2. Results and Discussion

2.1. Effects of Fucoxanthin (Fx) on Bodyweight and Relative Liver Weight

Mice were weighed each day during the experimental period; changes in the weight are shown in Figure 1C. After 7 days of treatment, mice given alcohol had significantly lower bodyweights than control mice. The bodyweight of H-Fx group mice was much greater than that of Model group mice. Regarding the relative liver weight (Figure 1D), except for the L-Fx group, there was no obvious difference between the Positive group, Fx groups and Control group, but the liver weight of these groups was significantly lower than those of the Model group, indicating that Fx may have a protective effect on liver tissue.

2.2. Effects of Fx on Alcohol-Induced Liver and Stomach Injury

Changes in liver and stomach tissue were evaluated by histopathological observation and hematoxylin and eosin (H&E) staining to assess the protective effects of Fx on these tissues. Each group of liver specimens is shown in Figure 2A. Macro-observation showed that the Model group had an enlarged liver with a rough surface and plaque degeneration. However, administration of Fx and Silibinin modified the degree of swelling and degeneration of liver induced by alcohol.
As shown in Figure 2B, H&E staining further confirmed that Fx inhibits alcohol-induced liver injury. The hepatic lobule was structurally intact, the hepatic cord was arranged radially around the central vein, and the hepatic sinus was clear in the Control group. In contrast, in the Model group, the hepatic lobule structure was disordered and incomplete, the hepatic cord arrangement was disordered, and some hepatocytes were necrotic. In contrast to the Model group, the Fx groups had obvious signs of repair; the low, medium, and high doses were associated with a trend of gradual repair. In the H-Fx group, hepatic lobules were structurally intact and hepatic cords were neatly arranged; the hepatic sinus gap was clear and no vacuoles were observed. The signs of repair in the H-Fx group was more obvious than those in the Positive group. The results were consistent with results from Liu et al. [29], who found that astaxanthin can prevent alcoholic fatty liver disease by modulating mouse gut microbiota, indicating that Fx could possess a protective effect on alcohol-induced liver injury in vivo.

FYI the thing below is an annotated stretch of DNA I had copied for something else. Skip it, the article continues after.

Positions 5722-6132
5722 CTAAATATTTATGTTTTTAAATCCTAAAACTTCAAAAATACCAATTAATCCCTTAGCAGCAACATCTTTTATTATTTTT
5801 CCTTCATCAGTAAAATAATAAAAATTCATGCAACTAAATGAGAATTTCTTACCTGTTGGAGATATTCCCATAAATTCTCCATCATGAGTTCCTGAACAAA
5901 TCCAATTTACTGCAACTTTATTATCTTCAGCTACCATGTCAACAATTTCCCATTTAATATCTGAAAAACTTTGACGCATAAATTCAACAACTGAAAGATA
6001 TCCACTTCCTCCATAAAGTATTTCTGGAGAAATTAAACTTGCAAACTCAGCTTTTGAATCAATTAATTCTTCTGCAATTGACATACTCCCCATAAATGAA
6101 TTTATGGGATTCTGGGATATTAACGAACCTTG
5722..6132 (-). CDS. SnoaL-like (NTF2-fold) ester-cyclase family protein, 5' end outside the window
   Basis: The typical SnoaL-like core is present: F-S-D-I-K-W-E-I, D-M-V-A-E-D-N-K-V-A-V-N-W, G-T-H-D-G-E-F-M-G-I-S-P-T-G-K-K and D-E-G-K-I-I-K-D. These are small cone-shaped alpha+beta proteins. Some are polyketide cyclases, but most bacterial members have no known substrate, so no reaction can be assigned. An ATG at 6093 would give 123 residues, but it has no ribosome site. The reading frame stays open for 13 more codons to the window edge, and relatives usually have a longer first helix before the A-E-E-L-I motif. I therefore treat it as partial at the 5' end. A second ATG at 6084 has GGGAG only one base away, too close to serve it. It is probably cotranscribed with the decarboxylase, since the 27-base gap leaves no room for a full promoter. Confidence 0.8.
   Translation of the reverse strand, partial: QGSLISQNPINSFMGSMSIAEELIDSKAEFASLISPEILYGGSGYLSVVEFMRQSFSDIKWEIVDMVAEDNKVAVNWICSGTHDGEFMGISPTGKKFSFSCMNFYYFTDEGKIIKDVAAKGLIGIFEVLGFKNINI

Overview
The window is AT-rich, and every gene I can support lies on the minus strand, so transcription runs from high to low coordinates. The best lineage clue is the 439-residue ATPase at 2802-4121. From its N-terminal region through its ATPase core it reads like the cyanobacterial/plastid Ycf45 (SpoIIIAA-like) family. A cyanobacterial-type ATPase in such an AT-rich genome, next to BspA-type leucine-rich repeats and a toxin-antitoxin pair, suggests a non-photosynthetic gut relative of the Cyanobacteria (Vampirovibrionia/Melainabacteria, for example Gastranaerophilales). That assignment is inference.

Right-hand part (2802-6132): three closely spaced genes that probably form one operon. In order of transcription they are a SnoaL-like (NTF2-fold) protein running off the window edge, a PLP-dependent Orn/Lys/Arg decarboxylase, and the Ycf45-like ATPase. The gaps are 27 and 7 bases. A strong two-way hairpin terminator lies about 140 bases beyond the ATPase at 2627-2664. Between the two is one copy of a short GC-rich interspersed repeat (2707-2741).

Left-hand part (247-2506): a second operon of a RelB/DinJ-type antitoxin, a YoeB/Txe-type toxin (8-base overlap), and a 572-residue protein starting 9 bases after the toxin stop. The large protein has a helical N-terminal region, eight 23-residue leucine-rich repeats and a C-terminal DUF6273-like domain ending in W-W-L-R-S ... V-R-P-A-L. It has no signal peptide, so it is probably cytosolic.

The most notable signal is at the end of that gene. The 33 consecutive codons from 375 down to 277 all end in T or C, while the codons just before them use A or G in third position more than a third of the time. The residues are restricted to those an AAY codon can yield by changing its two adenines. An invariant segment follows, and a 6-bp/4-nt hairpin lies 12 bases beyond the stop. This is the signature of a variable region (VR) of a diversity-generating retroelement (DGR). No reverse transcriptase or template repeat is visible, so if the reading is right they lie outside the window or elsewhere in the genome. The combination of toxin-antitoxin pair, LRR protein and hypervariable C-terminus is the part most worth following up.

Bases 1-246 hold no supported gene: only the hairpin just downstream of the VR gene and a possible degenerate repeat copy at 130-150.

H&E staining results for stomach tissue are shown in Figure 2C. The epithelial and lamina propria cells were arranged closely and neatly in the Control group, and the main cells and parietal cells were normal. However, large areas of epithelium were exfoliated in the Model group, the structures of main cells and parietal cells were destroyed, their arrangement was disordered, and local necrosis was observed. There more signs of greater cellular health in Positive and Fx groups than in the Model group, such as closer arrangement of cells and clearer cell structures. This indicates that Fx has a protective effect on the gastric mucosa.

2.3. Effects of Fx on Serum Aspartate Transaminase (AST) and Alanine Transaminase (ALT) Activities

Aspartate transaminase (AST) and alanine transaminase (ALT) are soluble enzymes present in hepatocyte cytoplasm [15]. After hepatocyte injury, the permeability of the cell membrane increases, causing ALT and AST to enter the bloodstream. Therefore, serum ALT and AST activities can reflect the degree of hepatocyte damage. Serum ALT and AST activities are conventionally used as sensitive markers to evaluate liver damage [30,31]. The ALT and AST activities recorded from Model group mice were significantly greater than those from Control group mice, indicating that Model group mice were successfully established as an alcoholic liver injury model (Figure 3). ALT and AST activities of Positive group and Fx group mice were significantly less than those of the Model group and gradually tended to Control group (Figure 3). These results indicate that Fx could control ALT and AST activities, thereby reducing alcohol-induced liver injury; this hypothesis is also supported by findings by Han et al. [32].

2.4. Effects of Fx on Serum and Hepatic Level of Triglyceride (TG)

Heavy drinking can lead to accumulation of lipids in the liver. During metabolic processing of alcohol, large amounts of lipase are released, which promotes the synthesis of triglyceride (TG) and causes fat to deposit in liver cells. If a fatty lesion develops in liver tissue, blood lipid levels can rise [33]. To further illustrate the effect of Fx pretreatment on lipid metabolism in alcohol-induced mice, serum TG levels (A) hepatic TG levels (B) were measured, as shown in Figure 4. TG levels in the serum and liver of Model group mice increased significantly compared to the Control group, indicating that alcohol caused lipid accumulation, resulting in the disorder of lipid metabolism and liver damage. The TG levels in serum and liver were significantly less in Positive and Fx groups than Model group. These results indicate that Fx can effectively alleviate alcohol-induced liver fat deposition.

2.5. Effects of Fx on Hepatic Levels of Malonaldehyde (MDA) and Antioxidant Enzymes